EastendHomes quids in with Public Money
A recent FOI request (FOI 12797 Stock Transfer of Housing) has revealed just how much public money Social Landlord Eastend Homes Ltd got when homes & land were transferred (mostly for no cost) during Housing Choice. A waping £107 million from the DCLG was trousered by the council sponsored landlord for transfers between 2005 & 2007
EastendHomes was given money as part of the stock transfer process from the Department of Communities and Local Government (DCLG) through the Transfer Programme fund. This funding was provided to do internal and external refurbishment works to the properties (including decent homes works), undertake various estate environmental improvements and a contribution towards developing new homes on these estates where applicable.
|Transfer date||No of Homes||Amount||£ per home|
A trip down memory lane...
Tower Hamlets is offering all estates the opportunity to get involved
from June 2002
Tower Hamlets is offering all estates the opportunity to get involved in setting up a new not-for- profit housing organisation, independent from the Council.
The new community landlord could take over some of the estates in the borough if residents agree.
There has already been interest from some estates in this option. The new organisation could be registered as a single borough-wide body, but allowing individual estates or groups of estates to opt for local control if that is what they wish.
The new organisation would have very significant community representation, with board members chosen or elected by residents and with residents making up the majority on the boards at local level.
Tower Hamlets is offering all estates the opportunity to get involved in setting up a new not-for-profit housing organisation, independent from the Council. The new community landlord could take over some of the estates in the borough if residents agree. There has already been interest from some estates in this option.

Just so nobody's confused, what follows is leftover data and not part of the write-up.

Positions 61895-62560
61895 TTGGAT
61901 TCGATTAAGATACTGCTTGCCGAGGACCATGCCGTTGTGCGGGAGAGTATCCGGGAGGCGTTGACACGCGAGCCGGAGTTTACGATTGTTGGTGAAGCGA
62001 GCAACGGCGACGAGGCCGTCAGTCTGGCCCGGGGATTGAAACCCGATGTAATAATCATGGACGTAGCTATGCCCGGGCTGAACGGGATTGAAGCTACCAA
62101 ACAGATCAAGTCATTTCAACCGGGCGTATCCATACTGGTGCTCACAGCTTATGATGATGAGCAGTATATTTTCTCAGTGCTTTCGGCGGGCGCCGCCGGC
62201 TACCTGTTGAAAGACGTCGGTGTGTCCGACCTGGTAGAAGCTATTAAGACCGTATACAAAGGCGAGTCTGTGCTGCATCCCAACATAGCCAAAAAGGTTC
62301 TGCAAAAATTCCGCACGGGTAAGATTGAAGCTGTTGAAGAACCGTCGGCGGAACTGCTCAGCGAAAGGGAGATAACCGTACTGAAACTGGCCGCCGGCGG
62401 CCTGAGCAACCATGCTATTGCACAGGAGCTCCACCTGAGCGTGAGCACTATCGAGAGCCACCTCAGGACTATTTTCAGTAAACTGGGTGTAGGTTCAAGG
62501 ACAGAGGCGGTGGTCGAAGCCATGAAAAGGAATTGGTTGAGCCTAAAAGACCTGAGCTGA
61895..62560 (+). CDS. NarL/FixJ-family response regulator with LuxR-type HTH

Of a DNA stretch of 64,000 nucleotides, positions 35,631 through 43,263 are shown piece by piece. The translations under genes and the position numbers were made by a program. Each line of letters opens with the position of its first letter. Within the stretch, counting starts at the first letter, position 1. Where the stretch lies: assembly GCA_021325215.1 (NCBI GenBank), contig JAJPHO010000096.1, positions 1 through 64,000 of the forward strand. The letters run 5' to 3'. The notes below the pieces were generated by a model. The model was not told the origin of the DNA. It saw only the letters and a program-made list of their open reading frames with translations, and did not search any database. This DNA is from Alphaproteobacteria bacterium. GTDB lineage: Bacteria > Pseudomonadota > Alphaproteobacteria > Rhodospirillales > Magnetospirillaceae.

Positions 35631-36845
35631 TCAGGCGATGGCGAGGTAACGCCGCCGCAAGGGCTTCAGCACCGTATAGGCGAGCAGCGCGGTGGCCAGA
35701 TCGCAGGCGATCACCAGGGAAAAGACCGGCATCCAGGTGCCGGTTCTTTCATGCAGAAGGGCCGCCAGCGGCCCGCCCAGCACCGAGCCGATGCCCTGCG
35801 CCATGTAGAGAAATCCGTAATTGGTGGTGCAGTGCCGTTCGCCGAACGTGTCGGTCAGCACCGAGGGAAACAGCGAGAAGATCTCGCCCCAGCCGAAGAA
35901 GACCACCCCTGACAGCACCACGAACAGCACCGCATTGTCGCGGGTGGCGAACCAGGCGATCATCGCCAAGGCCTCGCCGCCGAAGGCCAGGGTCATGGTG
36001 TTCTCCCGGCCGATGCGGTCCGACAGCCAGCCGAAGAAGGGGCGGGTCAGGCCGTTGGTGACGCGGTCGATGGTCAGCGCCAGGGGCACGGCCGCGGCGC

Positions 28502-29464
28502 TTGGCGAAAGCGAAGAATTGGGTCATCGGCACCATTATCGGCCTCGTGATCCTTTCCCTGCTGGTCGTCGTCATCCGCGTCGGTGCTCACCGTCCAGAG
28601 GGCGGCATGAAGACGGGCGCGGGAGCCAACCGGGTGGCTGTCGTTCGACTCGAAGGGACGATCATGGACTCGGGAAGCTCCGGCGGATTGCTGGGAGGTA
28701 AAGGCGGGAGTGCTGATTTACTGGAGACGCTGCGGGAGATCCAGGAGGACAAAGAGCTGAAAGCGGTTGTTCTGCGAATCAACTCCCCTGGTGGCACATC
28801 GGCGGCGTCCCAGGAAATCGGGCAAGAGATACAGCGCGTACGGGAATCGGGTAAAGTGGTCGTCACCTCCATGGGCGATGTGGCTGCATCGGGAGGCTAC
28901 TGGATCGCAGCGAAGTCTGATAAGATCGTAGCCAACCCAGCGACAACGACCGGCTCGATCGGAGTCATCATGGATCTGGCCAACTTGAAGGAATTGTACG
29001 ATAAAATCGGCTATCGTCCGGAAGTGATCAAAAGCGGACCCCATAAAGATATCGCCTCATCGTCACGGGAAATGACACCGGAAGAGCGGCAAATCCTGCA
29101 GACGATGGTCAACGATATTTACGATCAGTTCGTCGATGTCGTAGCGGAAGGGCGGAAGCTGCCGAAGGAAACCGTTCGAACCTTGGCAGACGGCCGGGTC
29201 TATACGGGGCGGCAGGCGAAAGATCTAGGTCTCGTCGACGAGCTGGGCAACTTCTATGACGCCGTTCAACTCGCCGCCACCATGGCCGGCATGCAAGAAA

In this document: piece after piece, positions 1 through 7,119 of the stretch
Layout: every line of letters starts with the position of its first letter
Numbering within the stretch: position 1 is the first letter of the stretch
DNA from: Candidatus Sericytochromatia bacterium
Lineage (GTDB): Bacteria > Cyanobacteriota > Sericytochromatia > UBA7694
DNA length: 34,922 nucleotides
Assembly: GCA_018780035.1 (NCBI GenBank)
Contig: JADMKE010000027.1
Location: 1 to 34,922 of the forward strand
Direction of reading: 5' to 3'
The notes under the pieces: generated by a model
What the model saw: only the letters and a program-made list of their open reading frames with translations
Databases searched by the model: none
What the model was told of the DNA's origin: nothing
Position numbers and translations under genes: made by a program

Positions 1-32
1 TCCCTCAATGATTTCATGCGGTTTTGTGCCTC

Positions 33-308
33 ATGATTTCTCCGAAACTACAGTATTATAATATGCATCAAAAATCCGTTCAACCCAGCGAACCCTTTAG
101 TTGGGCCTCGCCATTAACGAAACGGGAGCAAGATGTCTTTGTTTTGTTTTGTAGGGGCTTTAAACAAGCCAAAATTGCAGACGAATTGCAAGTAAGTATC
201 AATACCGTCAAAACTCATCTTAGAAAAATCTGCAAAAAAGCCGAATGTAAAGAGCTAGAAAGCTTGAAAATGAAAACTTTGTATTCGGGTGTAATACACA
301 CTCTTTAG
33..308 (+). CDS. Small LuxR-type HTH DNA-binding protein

The new organisation must be registered as a not-for-profit social landlord with the Housing Corporation, which is the Government body which monitors and regulates all housing associations and similar social landlords. The new landlord could also be registered as a charity.
Estates would be able to choose the new landlord as their preferred partner during stage two of the Housing Choice consultation. “A new organisation would only be appropriate if residents want it,” said Paul Bloss, Assistant Director of Housing. “We will work up initial plans for discussion with the estate steering groups. Their input will be crucial in deciding the final structure and aims of any new social landlord.”
Look out for more information regarding the proposals to set up a new Council-sponsored community landlord in future issues of Openhouse.
New community landlord takes shape - How it all started in 2002
How the idea of Eastend Homes came to be in the mind of Paul Bloss (then Assistant Director of Housing at LBTH) as presented to residents in the fun packed "Open House" magazine.
Plans for a new, Council-sponsored, not-for-profit community landlord outlined in the last issue of Openhouse are taking shape. The Boroughwide Compact Group agreed a working name EastEndHomes for the new landlord at their last meeting.
So what would the new organisation look like? Paul Bloss, Assistant Director of Housing, explains: “The main focus would be on local priorities – what local people want for their homes and estates.”
The organisation would therefore have a group structure a single, borough wide organisation but allowing for a great deal of independence for individual estates. EastEndHomes would be community led.
Residents would have a significant number of places on the main board of directors and a majority on the local boards, if this is what individual estates choose.
The whole structure of the organisation will be designed to give local people genuine
control over the way their estates are managed. Residents from each estate that opts to work with EastEndHomes will be able to choose how much local involvement and responsibility for the management of their homes that they wish to take on.
“The organisation would be completely accountable to residents, and they would have real control over the services they receive,” explains Paul Bloss.